Published on March 27th, 2015 | by Andy Sedlak
‘Devil Without a Cause’ – Kid Rock 
Summary: The King of Crass becomes a spokesman for the kids in detention. There was always more to Rock than he let on, though he has trouble laying off of the low-hanging fruit on his breakthrough.
Released: Aug. 18, 1998
Producers: Kid Rock and John Travis
Peak Position on Billboard Album Chart: 4
Top 40 U.S. singles: 1
I recently realized that I still get that cumbersome lump in my throat when I hear the opening chords of “Only God Knows Why.”
The song – the only monster ballad universally claimed by Millennials – was played at every junior high dance I ever went to. Once it started, the pressure was on. You had exactly 15 seconds to separate yourself from the herd and find a girl. You had to be slow dancing by the time the first verse began. Although I thought I had emerged from that social crossfire relatively unscathed, the song came across my XM radio a few weeks back and the state of mind somehow returned. Chalk it up to the power (or curse) of music.
“Only God Knows Why” is a late-’90s monster ballad masterpiece.
Kid Rock’s Devil Without A Cause has been pegged as one of the seminal albums of my generation. It’s sold 9.3 million copies in the United States, so it’s been certified platinum like a dozen times. It’s also given us a fascinating portrait to reflect on.
Picture Rock next to the Britneys, Christinas and ‘NSYNCs of the era. Kind of awkward, no? I suppose it’s less of a stretch to imagine him next to fellow Detroit native Eminem (who’s featured on Devil Without A Cause). What doesn’t seem like a stretch, however, is picturing him next to Korn, a band who had a semi-reluctant influence over the 27-year-old artist.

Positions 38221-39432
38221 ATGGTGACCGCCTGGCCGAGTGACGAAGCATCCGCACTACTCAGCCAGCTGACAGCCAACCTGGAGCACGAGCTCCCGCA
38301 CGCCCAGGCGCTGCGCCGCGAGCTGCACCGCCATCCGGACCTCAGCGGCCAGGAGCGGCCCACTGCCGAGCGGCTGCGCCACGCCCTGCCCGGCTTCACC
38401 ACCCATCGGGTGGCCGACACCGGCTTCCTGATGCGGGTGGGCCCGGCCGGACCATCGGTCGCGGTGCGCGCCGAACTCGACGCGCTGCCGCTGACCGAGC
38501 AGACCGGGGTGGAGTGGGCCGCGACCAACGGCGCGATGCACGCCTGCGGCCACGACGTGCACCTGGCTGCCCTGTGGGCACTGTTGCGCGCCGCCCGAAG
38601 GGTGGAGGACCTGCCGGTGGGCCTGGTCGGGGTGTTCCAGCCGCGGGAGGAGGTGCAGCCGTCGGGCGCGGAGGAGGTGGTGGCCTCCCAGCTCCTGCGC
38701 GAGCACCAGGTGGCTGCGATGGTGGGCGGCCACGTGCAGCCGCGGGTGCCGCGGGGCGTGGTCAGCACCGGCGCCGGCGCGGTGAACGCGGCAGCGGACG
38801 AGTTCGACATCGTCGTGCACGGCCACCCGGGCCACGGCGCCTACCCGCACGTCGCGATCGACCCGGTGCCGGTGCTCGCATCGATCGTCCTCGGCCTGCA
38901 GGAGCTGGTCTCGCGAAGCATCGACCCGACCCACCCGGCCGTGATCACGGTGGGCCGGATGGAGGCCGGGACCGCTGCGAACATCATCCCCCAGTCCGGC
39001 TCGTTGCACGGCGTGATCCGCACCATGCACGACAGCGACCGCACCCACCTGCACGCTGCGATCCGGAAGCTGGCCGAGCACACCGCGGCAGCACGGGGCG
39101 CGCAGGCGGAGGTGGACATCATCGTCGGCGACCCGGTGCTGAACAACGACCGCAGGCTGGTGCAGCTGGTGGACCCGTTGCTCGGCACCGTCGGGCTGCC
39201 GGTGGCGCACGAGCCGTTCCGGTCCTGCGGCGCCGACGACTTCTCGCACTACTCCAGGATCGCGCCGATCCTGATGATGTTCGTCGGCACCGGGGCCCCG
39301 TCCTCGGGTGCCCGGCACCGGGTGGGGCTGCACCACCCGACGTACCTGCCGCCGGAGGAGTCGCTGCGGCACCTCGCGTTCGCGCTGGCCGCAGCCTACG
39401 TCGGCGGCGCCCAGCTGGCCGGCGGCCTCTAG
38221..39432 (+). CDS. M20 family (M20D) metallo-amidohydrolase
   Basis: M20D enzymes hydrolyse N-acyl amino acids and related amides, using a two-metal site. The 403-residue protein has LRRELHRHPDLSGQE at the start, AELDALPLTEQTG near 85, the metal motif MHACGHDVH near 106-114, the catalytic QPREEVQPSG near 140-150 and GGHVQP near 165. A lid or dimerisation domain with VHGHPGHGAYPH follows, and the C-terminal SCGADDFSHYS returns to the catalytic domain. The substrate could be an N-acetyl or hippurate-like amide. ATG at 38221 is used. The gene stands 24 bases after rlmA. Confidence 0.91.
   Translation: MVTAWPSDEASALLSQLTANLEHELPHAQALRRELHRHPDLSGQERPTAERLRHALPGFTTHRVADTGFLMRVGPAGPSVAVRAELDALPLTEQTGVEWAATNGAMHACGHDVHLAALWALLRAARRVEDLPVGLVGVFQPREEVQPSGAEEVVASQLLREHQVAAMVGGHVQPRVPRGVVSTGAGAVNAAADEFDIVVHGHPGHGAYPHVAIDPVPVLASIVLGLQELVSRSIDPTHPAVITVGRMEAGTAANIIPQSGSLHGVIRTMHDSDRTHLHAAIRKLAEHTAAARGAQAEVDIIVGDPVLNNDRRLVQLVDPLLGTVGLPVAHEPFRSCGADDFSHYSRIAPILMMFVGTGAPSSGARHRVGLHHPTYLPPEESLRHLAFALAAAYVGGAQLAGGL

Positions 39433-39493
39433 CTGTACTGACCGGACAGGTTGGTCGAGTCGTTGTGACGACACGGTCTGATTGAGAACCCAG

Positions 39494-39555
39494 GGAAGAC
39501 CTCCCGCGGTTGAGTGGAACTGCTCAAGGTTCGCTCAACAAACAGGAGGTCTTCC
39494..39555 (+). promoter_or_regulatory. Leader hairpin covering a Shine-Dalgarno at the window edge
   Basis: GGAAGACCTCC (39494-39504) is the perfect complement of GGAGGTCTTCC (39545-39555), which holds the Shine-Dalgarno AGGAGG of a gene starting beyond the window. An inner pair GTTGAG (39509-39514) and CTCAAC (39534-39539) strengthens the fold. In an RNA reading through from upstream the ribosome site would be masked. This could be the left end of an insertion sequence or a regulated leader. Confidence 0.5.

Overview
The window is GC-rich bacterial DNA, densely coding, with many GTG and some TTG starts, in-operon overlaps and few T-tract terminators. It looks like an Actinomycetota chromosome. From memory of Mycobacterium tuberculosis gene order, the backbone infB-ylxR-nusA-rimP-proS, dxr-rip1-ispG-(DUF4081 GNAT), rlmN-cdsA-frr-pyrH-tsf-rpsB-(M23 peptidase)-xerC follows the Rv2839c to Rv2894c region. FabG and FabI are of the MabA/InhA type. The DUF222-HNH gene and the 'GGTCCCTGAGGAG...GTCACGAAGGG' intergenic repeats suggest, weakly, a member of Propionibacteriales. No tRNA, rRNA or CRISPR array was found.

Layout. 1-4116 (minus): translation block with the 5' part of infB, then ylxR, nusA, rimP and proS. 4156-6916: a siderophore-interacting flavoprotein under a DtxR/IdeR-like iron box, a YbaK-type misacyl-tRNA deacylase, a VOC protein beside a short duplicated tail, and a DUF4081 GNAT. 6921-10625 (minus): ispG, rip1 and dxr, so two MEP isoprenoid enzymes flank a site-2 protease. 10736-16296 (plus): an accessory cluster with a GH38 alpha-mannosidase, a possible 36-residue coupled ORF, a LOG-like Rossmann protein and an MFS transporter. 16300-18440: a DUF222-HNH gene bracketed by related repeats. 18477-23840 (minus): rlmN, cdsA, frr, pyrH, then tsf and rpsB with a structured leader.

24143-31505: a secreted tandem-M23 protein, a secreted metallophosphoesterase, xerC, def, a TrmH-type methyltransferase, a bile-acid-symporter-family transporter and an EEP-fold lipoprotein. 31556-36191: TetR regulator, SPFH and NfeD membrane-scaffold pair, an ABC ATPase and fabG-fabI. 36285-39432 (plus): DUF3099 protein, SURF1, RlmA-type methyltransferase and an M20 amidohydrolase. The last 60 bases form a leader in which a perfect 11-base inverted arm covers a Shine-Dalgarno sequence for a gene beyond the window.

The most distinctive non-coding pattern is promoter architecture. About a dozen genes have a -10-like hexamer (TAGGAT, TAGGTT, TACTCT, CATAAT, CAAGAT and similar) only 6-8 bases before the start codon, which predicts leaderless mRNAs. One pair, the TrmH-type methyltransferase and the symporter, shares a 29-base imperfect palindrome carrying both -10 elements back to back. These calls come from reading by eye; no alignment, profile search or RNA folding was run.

Let me tell you what I mean by “semi-reluctant influence.” By 1998, Rock had three failed records under his belt. The most memorable thing about 1996’s Early Morning Stoned Pimp was its title. To say Rock needed a hit album is a sordid understatement. We’re talking about a new father with no sustainable source of income. Rock, who was born Robert James Ritchie, was this close to pouring concrete for a living.
“I was like, what’s popular? Korn,” he recently told Rolling Stone. “I knew I could do that shit in my sleep.”
But give Rock credit for his foresight.
“(I said) let me throw in a ‘Cowboy’ and ‘Only God Knows Why’ so I can have a career,” he said.
Kid Rock talks with David Letterman in 2001.
So out came Devil Without A Cause. What followed were anti-everything anthems (“Bawitdaba,” “Devil Without A Cause”) and various incarnations of crass. That included back porch crass (“I Got One For Ya”), epic crass (“Wasting Time,” “Welcome 2 The Party”) and heroic crass (“I Am the Bullgod,” “Fuck Off,” “Fist of Rage,” “Somebody’s Gotta Feel This”).
Most of the time, however, all this crass blended together. That was Rock’s M.O.
“I’m so crass that I’m the last of my kind,” he raps on “Welcome 2 the Party.”
Rock used vulgarity like Stephen Strasburg uses a 98 mph fastball. But Strasburg has other pitches in his arsenal, right? So did Rock. A little research will show you his inspiration was always rooted in classic rock & roll. “Bawitdaba” stuffs samples of Jimi Hendrix, Black Sabbath and Edgar Winter into one song. Samples elsewhere on Devil Without A Cause include The Allman Brothers (“Cowboy”), U2 (“Devil Without A Cause”), Fleetwood Mac (“Wasting Time”), Led Zeppelin (“Somebody’s Gotta Feel This”) and Pearl Jam (“Only God Knows Why”).
Start listening to the album from the top and it’s easy to understand why Devil’s one-two punch of “Bawitdaba” and “Cowboy” are now considered legendary. Rock’s approach to just about everything is laid out in the former.
You can look for answers but that ain’t fun
Now get in the pit and try to love someone
The music video for Devil’s head-banging opening track, “Bawitdaba.”
Florida Georgia Line can thank him for handing them a career blueprint in “Cowboy.” The song samples the Doors’ “LA Woman” and Allman Brothers’ “Midnight Rider.” It also adds the whistle from The Good, the Bad and the Ugly theme song. That’s the collective backdrop against lines that underscore Rock’s, uh, crassmanship.
I ain’t no G, I’m just a regular failure
I ain’t straight outta Compton, I’m straight out the trailer